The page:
This mindset that we have nobody to rely on, then should form the basis for human behavior and management. It provides the simplest way and proven method of designing a budget and managing modern societies without counting on external sources. This exercise takes focused creative thinking of men who are not number-challenged, and who can sit for hours thinking for the society! The method of planning government expenses before analyzing the sources of revenue and seeking loans to balance the budget simply shows inadequate thinking and effort. No! We are smarter than that! Ghana National Party was formed as a platform to seek change in Ghana through the electoral process. However, the founders were not unaware of the financial commitment for publicity and other expenses, and the goodwill of the people in competition with the massive infusion of unaccounted-for funds in the election process. This writer sometimes wonders why politics? No matter what our philosophy on nation-building, we all belong to and own one country, Ghana, no matter how others try to legally disqualify others born in Ghana from taking positions. We need to work together and build Ghana. The documents GNP created are for the use of Ghana, and we don’t mind sharing information and skills (Ref www.natlparty.com).

Politics should be about serving the public, and according to the great philosopher Aristotle, politicians should not even seek to be paid since they get enough respect from the job. One fact we should also learn today is that not everybody who engages politicians in how society should be governed, or even creates a platform for change (such as this writer has done on two occasions), is interested in selfish power. It is left to the other political parties to emulate what the GNP did and offer solutions to Ghana’s current state of disgrace in economic and human development performance, in health care, cleanliness, and basic services. We need to compare ourselves to the best, and what others have done in the post-Independence era. These party leaders need to show how they plan to raise funds to provide all the promises being made to the public and demonstrate if they really know and understand how to budget.

The NPP, NDC and CPP have been around for over a decade and one would expect better results. Borrowing every year to balance our budget, relying on remittances for the old and aged, or selling assets to balance our budget for the year, is not the mark of smart people. Ghana can do better! Ghana has had enough promises in the last few decades and the results are not good. To date Ghanaian educated executives do not even know how to name streets and identify property, how to register voters effectively all year around, and identify our people. Whatever they inherited, so they sit on and act not! No change! After eleven years under PNDC, eight years under NDC, eight under NPP, there is still no national database for our people and properties, and hence taxation is arbitrarily designed on the fly! How do you plan for the education of over three or five million children scattered across 220 constituencies, with no database and using jotter and pencil methods of old, in an Accra office using those dusty filing cabinets!? Huh! We are simply not using the best of modern skills and talents! Period!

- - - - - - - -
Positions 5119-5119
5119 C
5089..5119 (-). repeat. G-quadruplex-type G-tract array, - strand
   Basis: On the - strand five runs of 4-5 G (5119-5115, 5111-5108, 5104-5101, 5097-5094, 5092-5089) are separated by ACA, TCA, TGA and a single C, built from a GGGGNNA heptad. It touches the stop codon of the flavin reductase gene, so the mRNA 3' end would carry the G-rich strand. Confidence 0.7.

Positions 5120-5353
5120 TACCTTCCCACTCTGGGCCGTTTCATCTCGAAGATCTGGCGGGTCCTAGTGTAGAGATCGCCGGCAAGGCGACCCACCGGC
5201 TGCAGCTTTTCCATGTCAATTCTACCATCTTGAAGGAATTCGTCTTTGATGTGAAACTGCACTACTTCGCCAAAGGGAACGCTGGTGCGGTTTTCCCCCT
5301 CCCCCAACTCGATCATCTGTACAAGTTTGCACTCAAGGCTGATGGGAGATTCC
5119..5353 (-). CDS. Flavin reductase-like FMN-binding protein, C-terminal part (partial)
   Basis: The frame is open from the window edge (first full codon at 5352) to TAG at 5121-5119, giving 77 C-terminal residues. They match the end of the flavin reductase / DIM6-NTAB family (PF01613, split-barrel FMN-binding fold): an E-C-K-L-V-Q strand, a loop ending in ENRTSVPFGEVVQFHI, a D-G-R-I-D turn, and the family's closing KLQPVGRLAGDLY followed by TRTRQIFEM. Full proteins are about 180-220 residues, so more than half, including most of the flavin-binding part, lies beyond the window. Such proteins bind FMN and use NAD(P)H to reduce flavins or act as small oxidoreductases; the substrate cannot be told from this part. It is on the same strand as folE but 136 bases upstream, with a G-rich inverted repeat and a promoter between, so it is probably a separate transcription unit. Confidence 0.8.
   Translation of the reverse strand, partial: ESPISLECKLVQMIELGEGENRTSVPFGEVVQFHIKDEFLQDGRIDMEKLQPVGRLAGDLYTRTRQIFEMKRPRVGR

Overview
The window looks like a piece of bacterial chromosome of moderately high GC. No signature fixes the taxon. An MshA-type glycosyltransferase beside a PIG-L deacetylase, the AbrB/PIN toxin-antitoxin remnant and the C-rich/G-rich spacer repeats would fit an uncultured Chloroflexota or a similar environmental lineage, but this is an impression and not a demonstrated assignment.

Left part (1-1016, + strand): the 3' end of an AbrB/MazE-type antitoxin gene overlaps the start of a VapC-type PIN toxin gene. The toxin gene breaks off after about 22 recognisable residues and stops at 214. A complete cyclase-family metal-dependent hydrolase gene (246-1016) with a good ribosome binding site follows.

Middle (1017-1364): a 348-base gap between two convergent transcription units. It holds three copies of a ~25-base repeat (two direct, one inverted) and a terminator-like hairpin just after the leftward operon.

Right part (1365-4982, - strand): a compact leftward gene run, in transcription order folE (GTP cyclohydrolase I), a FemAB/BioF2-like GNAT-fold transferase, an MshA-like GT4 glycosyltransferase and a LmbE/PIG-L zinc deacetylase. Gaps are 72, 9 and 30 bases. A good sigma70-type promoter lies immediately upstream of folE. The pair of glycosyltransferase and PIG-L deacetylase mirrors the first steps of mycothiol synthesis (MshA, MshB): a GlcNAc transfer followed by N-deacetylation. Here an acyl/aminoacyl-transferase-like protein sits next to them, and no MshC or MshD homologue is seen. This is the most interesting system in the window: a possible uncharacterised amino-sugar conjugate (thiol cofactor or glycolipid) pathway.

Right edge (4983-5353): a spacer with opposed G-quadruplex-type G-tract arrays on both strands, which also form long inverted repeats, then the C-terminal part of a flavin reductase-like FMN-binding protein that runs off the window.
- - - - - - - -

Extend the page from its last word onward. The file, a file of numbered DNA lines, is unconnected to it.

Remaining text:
Yes, we need solutions and we agree with Dr. Kennedy on that, whiles also agreeing with Dr. Nduom on the need for “free and compulsory” education. No society can succeed by educating only the rich. We encourage the party leaders such as Nana Akufo Addo (NPP), Prof. Atta Mills (NDC), Dr. Nduom (CPP) and others to design specific and localized budget to convince themselves first, and then show how they plan to raise funds to fulfill each of the promises being made in their campaigns. One expects others, being paid by the State for years in our society, to take time and learn how to plan, budget and deliver on promises! That is what PUBLIC SERVICE is all about, using OUR EDUCATION to serve the PUBLIC, and give those behind a chance for education and continuation of the society.

Dr. Kwaku A. Danso

(The writer is an Engineering and Management Consultant in California, with degrees in Engineering from University of California at Berkeley and PhD in Organization and Management (Leadership) from Capella University. He is the President of Ghana Leadership Union (NGO) and Moderator of the global GLU Internet discussion Forum. He is also the International Chairman and Co-Founder of Ghana National Party).

Kd comm.-2008-0907

Columnist: Danso, Kwaku A.